Sudanese security forces shot and killed four people during anti-coup protests Thursday, a medical group said as thousands marched to denounce the country’s military rulers and demand an immediate transfer of power to civilians.
The Sudan’s Doctors Committee said in a tweet that the four were fatally shot when police fired live ammunition at protesters in Omdurman, the twin city of Khartoum, the Sudanese capital. The committee, which tracks casualties during protests, said the identity of those killed was not immediately known.
Across the Nile River in Khartoum, police fired tear gas at thousands of demonstrators trying to reach the Republican Palace, the military’s seat of power in the heart of the city. Videos showing thousands waving Sudanese flags and running under clouds of tear gas were posted on social media.
Other videos show demonstrators raising banners reading “No Negotiations! No Partnership” — reiterating their opposition to any power-sharing deal with the military rulers.
Sudan’s leading pro-democracy groups — Forces for the Declaration of Freedom and Change and the Resistance Committees — had called for nationwide protest on Thursday to reiterate their demands for a reversal of the Oct. 25 military coup. The takeover upended the East African country’s short-lived transition to democracy following the 2019 ouster of longtime autocratic ruler Omar al-Bashir.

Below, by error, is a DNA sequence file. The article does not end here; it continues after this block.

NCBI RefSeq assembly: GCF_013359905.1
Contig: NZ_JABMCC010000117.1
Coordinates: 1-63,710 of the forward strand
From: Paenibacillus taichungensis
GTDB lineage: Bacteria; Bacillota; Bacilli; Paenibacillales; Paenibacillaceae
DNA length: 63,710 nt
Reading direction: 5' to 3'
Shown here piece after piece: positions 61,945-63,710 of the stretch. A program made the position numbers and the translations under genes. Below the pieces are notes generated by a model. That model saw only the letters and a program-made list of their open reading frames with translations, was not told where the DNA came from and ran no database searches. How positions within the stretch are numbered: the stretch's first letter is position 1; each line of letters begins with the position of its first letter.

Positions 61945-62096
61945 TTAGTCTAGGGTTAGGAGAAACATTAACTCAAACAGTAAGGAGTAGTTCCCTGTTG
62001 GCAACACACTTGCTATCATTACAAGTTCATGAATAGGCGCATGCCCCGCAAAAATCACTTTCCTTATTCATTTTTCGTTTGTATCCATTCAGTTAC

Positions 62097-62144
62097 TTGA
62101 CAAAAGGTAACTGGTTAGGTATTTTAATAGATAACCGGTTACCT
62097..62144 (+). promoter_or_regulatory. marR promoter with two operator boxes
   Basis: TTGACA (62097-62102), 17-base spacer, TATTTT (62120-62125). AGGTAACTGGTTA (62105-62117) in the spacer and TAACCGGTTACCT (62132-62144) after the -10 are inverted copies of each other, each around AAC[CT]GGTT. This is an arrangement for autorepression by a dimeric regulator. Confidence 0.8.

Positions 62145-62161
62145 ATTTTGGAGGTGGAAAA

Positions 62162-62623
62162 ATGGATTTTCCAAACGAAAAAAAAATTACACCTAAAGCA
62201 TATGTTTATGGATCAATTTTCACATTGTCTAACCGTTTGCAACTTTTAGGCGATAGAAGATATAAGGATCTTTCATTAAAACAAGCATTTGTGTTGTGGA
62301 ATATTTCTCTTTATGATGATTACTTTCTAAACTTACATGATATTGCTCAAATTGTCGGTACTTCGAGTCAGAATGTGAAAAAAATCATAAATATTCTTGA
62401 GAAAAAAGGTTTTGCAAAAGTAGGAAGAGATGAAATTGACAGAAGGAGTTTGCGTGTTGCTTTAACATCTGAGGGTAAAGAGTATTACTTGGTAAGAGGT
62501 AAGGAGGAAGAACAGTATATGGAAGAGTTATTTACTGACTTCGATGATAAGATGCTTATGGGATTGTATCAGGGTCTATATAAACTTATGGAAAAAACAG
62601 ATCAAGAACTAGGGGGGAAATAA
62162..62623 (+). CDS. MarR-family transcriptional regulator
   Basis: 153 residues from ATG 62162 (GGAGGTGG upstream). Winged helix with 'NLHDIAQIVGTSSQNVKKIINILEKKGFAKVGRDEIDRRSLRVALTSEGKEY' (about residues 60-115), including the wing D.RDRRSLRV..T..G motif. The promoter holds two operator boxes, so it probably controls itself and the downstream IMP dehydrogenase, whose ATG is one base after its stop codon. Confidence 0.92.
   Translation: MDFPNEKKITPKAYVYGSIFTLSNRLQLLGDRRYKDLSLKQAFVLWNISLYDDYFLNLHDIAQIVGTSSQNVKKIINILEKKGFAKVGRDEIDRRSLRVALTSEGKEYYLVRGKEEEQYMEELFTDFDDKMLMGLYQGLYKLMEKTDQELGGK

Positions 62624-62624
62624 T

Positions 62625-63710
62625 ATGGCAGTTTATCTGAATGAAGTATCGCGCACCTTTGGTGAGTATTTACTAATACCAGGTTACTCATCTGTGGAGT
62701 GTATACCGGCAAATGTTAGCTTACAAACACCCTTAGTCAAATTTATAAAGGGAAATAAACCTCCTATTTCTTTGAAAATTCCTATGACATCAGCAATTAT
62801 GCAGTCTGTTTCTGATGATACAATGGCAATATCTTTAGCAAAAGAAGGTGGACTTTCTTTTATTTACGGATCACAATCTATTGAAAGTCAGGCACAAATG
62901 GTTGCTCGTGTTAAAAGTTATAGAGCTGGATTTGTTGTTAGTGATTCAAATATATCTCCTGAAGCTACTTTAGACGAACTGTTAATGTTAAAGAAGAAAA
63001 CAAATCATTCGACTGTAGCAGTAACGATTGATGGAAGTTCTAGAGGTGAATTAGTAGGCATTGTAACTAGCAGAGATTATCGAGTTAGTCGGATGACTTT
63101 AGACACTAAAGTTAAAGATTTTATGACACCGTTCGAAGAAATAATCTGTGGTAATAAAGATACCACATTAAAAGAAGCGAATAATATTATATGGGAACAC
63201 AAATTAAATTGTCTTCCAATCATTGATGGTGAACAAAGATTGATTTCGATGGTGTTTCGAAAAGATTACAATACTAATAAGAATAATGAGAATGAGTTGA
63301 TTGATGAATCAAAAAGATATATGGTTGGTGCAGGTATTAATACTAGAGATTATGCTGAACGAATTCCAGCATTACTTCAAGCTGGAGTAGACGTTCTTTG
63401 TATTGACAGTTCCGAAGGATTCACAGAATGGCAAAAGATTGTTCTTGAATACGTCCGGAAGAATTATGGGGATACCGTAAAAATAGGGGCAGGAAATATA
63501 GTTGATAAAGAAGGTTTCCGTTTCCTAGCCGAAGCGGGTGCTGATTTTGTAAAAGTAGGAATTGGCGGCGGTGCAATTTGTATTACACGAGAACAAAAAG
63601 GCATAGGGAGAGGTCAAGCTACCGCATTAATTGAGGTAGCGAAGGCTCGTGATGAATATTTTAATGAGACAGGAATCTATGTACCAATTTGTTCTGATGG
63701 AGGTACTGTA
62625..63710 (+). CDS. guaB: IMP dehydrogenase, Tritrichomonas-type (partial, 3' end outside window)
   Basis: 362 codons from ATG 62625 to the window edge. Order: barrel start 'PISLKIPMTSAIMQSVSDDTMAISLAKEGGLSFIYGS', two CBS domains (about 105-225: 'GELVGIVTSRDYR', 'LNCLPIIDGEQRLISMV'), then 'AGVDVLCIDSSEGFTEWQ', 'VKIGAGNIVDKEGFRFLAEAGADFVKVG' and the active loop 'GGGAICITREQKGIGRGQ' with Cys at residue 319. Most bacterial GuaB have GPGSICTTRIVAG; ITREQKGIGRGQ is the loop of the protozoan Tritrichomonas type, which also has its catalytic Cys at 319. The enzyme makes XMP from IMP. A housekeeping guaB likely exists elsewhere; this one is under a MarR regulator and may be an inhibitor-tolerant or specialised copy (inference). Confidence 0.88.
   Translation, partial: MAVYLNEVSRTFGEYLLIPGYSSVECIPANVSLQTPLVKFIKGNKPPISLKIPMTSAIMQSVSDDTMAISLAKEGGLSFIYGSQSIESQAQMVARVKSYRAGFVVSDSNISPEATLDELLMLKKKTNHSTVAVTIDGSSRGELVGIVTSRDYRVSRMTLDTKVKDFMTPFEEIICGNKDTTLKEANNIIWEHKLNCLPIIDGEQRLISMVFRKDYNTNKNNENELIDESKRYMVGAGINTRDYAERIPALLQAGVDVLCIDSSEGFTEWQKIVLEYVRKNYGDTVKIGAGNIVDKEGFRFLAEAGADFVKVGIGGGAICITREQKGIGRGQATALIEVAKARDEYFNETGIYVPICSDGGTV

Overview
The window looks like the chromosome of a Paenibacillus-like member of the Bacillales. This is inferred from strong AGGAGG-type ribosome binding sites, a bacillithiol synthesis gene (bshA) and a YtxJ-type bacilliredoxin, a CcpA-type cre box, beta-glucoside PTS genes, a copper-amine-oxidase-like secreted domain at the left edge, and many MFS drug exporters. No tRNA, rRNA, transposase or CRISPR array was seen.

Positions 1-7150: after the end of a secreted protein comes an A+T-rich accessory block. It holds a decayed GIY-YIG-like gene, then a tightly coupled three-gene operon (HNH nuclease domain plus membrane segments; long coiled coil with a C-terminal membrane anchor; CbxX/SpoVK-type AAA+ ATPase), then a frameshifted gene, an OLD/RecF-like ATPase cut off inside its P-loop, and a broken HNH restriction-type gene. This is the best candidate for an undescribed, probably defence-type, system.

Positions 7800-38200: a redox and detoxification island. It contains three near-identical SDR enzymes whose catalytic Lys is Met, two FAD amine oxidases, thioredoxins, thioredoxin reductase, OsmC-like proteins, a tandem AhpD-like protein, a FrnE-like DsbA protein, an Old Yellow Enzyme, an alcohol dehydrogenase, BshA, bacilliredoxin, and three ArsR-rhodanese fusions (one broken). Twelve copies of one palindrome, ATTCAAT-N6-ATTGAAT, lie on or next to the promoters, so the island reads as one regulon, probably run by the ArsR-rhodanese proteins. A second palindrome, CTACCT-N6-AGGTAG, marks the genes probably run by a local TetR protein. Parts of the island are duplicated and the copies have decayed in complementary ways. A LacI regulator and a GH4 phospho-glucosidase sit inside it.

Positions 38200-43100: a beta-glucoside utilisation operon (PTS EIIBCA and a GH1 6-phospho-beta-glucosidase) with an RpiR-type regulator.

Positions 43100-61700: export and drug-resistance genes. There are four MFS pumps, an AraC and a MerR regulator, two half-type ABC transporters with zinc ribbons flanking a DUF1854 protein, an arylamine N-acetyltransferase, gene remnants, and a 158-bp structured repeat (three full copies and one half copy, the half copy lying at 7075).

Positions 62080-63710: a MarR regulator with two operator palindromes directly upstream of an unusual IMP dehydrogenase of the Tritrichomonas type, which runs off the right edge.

Thursday’s protests also fell on the third anniversary of a 2019 mass rally that forced the generals to sit down at the negotiating table with pro-democracy groups and eventually sign a power-sharing agreement that was expected to govern Sudan during a transitional period, until general elections were to be held. However, the coup last October scuttled this arrangement.
Meanwhile, the London-based internet advocacy group, NetBlocks, said internet access was disrupted across many mobile and fixed-line internet providers in Sudan on Thursday, including state operator Sudantel, leaving national connectivity at only 17% of its ordinary level.
“The restrictions impact many internet users in Sudan and are likely to significantly limit coverage of events on the ground,” the statement said.
The October coup has triggered near-daily street protests, which authorities have met with a deadly crackdown that has so far killed 107 people, including Thursday’s casualties. Among those killed were 17 children, according to the Doctors Committee.
Hundreds of people, including prominent politicians and activists, have been detained, although many have been released recently as part of trust-building measures. Internet shutdowns and blockings have been routinely recorded ahead of most anti-coup protests.
“NetBlocks recommends against the use of network disruptions and social media restrictions to counter protests, given their disproportionate impact to fundamental rights including freedom of expression and freedom of assembly,” said the London-based group.
Since the coup, the U.N. political mission in Sudan, the African Union, and the eight-nation east African regional Intergovernmental Authority in Development group have been trying to broker a way out of the current political impasse. Earlier this month, the leading pro-democracy group finally agreed to sit with the generals in a meeting that was brokered by the United States and Saudi Arabia.
However, no breakthrough has materialized from these talks.